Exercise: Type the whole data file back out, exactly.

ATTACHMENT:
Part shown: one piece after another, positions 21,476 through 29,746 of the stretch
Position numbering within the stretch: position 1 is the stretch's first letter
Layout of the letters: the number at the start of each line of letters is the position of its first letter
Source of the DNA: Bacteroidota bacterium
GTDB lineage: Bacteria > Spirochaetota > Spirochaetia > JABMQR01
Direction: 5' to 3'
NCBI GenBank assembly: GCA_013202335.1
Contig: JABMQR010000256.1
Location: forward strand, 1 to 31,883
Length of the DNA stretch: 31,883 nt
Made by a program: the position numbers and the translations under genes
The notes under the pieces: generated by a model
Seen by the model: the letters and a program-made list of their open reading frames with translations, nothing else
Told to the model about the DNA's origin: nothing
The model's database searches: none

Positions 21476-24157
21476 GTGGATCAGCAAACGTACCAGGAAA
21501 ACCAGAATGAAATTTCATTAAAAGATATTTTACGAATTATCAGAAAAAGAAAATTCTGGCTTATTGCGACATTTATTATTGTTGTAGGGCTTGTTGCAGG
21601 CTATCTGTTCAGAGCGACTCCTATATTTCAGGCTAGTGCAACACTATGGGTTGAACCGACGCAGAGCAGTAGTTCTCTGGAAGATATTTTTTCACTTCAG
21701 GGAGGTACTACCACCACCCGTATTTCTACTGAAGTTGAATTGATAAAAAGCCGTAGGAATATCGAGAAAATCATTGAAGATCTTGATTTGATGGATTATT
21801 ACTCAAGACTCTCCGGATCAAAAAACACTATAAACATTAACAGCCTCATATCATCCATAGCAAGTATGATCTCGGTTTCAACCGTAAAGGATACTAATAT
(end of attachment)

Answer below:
Part shown: one piece after another, positions 21,476 through 29,746 of the stretch
Position numbering within the stretch: position 1 is the stretch's first letter
Layout of the letters: the number at the start of each line of letters is the position of its first letter
Source of the DNA: Bacteroidota bacterium
GTDB lineage: Bacteria > Spirochaetota > Spirochaetia > JABMQR01
Direction: 5' to 3'
NCBI GenBank assembly: GCA_013202335.1
Contig: JABMQR010000256.1
Location: forward strand, 1 to 31,883
Length of the DNA stretch: 31,883 nt
Made by a program: the position numbers and the translations under genes
The notes under the pieces: generated by a model
Seen by the model: the letters and a program-made list of their open reading frames with translations, nothing else
Told to the model about the DNA's origin: nothing
The model's database searches: none

Positions 21476-24157
21476 GTGGATCAGCAAACGTACCAGGAAA
21501 ACCAGAATGAAATTTCATTAAAAGATATTTTACGAATTATCAGAAAAAGAAAATTCTGGCTTATTGCGACATTTATTATTGTTGTAGGGCTTGTTGCAGG
21601 CTATCTGTTCAGAGCGACTCCTATATTTCAGGCTAGTGCAACACTATGGGTTGAACCGACGCAGAGCAGTAGTTCTCTGGAAGATATTTTTTCACTTCAG
21701 GGAGGTACTACCACCACCCGTATTTCTACTGAAGTTGAATTGATAAAAAGCCGTAGGAATATCGAGAAAATCATTGAAGATCTTGATTTGATGGATTATT
21801 ACTCAAGACTCTCCGGATCAAAAAACACTATAAACATTAACAGCCTCATATCATCCATAGCAAGTATGATCTCGGTTTCAACCGTAAAGGATACTAATAT